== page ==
Workers at a Giant Food warehouse in Maryland ratified an agreement with the operator that eliminates nearly half of the staff, ending months of contentious negotiations in which the union feared that the site would be shuttered.

Teamsters Local 730, which represents 430 workers at the dry-groceries warehouse in Jessup, accepted a 40 percent reduction in staff, with the assurance that employees would be offered jobs in other parts of the company or buyouts. The vote was 241 to 19.

“You can never be happy when you have to make concessions, but with this we made the best of a bad situation,” said Ritchie Brooks, president of Teamsters Local 730.

The area’s largest supermarket chain agreed in April to have Jessup Logistics, an affiliate of C&S Wholesale Grocers, assume operations of its dry-groceries warehouse in Jessup. The operator began meeting with the union in March to negotiate the contract that was set to expire May 14.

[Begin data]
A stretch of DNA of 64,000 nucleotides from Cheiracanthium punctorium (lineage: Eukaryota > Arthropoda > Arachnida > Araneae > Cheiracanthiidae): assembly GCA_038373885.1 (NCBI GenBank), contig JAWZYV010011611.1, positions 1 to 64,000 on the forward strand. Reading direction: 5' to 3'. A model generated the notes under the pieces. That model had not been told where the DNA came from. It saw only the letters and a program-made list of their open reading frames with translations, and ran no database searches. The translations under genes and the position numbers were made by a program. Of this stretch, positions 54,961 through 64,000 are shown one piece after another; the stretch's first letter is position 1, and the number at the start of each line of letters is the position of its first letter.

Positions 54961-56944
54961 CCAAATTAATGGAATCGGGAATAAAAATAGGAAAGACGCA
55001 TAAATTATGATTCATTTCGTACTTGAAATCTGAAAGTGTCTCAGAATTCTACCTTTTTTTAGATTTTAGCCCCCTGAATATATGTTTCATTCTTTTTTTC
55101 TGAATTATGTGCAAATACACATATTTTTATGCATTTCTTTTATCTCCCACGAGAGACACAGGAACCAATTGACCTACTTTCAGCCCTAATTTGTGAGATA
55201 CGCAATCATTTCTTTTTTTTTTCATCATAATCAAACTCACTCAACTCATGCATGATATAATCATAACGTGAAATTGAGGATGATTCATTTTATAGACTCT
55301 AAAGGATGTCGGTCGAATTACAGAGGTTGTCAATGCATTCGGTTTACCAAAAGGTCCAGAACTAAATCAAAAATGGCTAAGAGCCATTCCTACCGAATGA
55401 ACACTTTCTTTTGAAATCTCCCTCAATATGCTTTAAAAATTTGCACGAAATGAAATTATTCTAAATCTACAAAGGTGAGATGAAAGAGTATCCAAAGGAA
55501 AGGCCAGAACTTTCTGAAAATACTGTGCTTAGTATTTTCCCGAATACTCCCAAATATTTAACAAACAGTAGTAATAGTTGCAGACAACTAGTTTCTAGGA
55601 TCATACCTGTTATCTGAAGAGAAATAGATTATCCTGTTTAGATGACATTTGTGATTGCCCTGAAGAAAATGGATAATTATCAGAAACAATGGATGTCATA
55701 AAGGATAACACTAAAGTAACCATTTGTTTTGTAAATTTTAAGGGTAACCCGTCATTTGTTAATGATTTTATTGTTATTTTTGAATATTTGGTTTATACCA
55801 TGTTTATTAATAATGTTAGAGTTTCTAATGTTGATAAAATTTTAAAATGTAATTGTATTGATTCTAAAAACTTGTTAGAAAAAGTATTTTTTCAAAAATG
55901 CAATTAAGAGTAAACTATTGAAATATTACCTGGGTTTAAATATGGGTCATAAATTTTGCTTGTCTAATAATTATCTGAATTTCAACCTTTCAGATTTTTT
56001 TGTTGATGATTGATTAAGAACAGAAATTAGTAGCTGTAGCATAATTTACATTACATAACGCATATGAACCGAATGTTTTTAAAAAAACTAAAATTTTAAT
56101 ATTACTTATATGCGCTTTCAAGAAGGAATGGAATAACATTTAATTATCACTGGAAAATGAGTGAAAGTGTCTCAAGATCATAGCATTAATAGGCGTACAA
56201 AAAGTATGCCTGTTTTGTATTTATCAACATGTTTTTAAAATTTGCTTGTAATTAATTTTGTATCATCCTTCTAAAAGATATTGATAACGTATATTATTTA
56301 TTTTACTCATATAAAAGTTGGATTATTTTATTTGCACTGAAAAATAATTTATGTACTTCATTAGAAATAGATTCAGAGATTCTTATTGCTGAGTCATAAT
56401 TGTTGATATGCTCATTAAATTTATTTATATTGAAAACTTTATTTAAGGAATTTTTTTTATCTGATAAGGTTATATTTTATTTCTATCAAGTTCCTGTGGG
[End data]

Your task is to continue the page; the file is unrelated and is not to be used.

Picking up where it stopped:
Days after the sides began negotiating, Brooks said, officials from Jessup Logistics gave verbal notice that the plant would close, leading to protests at more than 16 Giant locations throughout the Washington area.

At one point, the International Brotherhood of Teamsters rallied outside the Hyatt Regency in the District, where the Food Marketing Institute held its annual policy meeting, attended by C&S. More than 200 labor activists gathered, including some of the 1,000 A&P supermarket workers from New Jersey who lost their jobs when C&S closed their distribution centers in February.

Under the new contract, only a fraction of the work will be shipped out. Workers will pay 25 percent of their health insurance; previously they contributed nothing to cover health care. They also agreed to a $3-an-hour pay cut. C&S did not respond to calls seeking comment.

Giant is offering displaced workers driver training, with preferential hiring rights, and bonuses to employees in the produce warehouse who retire to free up positions, according to Giant spokesman Jamie Miller.

The grocer is also leasing the facility to Jessup Logistics for less than 50 percent of the market cost to stem further layoffs. All told, Giant is saving the operator $3 million to $5 million, depending on buyouts and voluntary retirements.

In separate negotiations, Giant came to a four-year agreement with Local 730, along with Teamsters Local 639 representing drivers, for its produce warehouse in Jessup. The company agreed not to outsource the plant for three years, putting to rest one of the union’s biggest concerns.